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Curtin University
National Drug Research Institute

Preventing Harmful Drug Use In Australia

Community Survey

During the latter part of 2006 a community survey was conducted with a representative sample of residents of Kalgoorlie-Boulder. Over 400 people took part in the survey, and we would like to take the opportunity to thank them for taking the time to complete our survey.

The aim of the survey was to investigate people's drinking habits, their perception of alcohol related harm in general and in the community of Kalgoorlie-Boulder in particular. The results will assist the researchers in determining what types of interventions are most appropriate for this community and provides a baseline result to which results of future interventions can be compared to.

Some of the findings of the baseline survey are:

  1. Approximately two thirds (68%) of those who have had at least one standard drink in the past year, drink at least once a week and 1 in 5 do so everyday, a rate which is twice the state average.
  2. Men in Kalgoorlie-Boulder binge drink at almost twice the state average but more worryingly, women in Kalgoorlie-Boulder binge drink at almost three times the state average and more than twice as much as Kalgoorlie men.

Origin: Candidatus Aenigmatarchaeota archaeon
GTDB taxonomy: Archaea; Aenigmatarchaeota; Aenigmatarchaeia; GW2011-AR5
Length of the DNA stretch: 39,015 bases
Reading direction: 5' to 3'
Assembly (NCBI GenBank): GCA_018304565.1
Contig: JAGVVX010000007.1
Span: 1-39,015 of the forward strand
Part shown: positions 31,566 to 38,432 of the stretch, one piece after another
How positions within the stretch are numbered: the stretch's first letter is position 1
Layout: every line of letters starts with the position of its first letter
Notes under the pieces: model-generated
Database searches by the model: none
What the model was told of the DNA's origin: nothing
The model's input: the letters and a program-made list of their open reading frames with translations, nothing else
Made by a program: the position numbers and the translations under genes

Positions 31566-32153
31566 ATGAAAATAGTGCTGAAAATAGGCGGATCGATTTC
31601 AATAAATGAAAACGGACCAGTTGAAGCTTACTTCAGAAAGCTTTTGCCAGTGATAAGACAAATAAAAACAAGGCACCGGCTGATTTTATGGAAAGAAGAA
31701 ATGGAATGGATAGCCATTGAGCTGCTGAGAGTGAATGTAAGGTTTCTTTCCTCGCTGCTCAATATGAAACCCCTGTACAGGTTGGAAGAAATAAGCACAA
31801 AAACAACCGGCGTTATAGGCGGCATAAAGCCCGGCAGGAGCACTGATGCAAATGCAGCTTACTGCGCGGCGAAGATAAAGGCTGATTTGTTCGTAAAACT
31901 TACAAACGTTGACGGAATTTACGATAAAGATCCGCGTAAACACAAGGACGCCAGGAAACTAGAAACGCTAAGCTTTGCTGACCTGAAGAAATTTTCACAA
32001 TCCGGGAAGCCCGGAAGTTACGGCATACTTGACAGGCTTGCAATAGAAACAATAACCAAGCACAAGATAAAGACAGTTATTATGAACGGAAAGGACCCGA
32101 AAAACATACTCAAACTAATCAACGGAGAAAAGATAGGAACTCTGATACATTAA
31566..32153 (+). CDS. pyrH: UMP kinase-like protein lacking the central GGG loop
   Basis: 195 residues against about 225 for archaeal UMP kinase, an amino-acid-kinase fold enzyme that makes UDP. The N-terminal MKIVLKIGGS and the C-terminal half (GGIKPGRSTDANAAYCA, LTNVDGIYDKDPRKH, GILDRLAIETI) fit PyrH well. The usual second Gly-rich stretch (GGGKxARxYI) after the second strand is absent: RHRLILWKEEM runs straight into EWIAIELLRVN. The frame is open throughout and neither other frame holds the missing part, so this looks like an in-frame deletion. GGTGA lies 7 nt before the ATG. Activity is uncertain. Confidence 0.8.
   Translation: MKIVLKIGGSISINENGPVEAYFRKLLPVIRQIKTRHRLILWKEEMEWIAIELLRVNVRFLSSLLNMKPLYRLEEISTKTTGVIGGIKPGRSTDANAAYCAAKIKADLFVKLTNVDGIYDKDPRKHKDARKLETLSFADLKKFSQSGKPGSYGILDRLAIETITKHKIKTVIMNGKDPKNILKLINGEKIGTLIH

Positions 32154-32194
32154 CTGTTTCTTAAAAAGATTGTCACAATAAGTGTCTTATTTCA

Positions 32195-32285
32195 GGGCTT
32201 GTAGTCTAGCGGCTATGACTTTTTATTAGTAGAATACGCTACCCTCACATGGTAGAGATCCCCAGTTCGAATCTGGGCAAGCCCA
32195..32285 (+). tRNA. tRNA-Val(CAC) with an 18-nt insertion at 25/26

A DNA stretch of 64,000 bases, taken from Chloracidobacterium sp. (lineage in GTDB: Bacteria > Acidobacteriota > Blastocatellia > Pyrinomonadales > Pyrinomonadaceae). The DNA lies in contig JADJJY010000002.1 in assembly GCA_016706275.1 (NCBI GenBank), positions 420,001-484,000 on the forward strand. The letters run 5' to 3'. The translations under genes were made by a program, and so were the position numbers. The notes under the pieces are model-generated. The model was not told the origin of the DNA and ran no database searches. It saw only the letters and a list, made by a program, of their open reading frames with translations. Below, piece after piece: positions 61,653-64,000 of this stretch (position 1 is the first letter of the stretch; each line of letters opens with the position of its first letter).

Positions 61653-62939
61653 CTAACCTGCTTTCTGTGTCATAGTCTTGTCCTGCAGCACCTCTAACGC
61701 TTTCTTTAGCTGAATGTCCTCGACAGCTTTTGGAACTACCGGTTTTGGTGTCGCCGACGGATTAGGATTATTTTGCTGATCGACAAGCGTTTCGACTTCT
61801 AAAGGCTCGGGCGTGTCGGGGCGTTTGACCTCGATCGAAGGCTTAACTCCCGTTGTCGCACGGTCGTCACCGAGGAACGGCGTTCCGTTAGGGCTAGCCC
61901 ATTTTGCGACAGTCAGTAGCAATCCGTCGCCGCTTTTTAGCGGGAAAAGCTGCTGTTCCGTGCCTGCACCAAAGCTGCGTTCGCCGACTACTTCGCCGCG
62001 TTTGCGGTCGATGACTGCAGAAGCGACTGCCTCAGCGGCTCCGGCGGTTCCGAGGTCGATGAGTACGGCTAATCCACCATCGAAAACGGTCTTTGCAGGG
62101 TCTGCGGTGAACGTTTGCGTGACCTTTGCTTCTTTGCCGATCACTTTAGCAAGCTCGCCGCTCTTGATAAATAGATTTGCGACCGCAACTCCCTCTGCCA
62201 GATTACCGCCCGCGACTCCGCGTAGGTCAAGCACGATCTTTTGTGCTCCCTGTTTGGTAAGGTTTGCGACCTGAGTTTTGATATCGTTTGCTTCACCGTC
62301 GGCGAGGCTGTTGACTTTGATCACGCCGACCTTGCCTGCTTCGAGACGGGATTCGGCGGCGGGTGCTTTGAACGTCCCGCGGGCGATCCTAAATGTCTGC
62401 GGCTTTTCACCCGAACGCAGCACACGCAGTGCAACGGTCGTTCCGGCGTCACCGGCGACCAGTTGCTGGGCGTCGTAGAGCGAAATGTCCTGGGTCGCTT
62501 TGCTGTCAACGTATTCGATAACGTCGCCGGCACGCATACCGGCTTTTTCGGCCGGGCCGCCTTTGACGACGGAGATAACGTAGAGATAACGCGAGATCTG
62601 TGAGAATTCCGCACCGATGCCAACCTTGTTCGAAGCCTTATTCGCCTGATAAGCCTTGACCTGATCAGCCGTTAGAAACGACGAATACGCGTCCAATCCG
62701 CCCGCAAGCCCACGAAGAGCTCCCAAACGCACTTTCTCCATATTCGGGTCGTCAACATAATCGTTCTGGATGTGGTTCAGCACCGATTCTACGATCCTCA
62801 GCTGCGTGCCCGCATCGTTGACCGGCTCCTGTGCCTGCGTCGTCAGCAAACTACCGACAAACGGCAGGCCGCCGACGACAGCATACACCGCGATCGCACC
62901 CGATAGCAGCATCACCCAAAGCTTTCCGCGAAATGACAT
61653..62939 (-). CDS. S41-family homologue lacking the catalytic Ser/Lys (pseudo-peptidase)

3. The majority of respondents usually drank alcohol at home (65.4%) or at the pub (37.3%), with half of the sample consuming the most alcohol at home (50.6%).
  4. Half of respondents usually drank the most alcohol on the weekends with one quarter drinking spread evenly during the week.
  5. Alcohol related violence, public drunkenness and drink driving were the three main alcohol related problems in the community, and most respondents indicated that these issues have got worse or much worse in the 12 month prior to the survey.
  6. Respondents were generally unsure of what services and information resources related to alcohol were available in the community or whether local drinking establishments served alcohol responsibly.
  7. Community support for measures designed to reduce problems associated with excessive use of alcohol was varied, with some measures being more supported than other.

A copy of the complete report, in PDF format can be downloaded here.

Adobe Acrobat Reader can be downloaded from this website.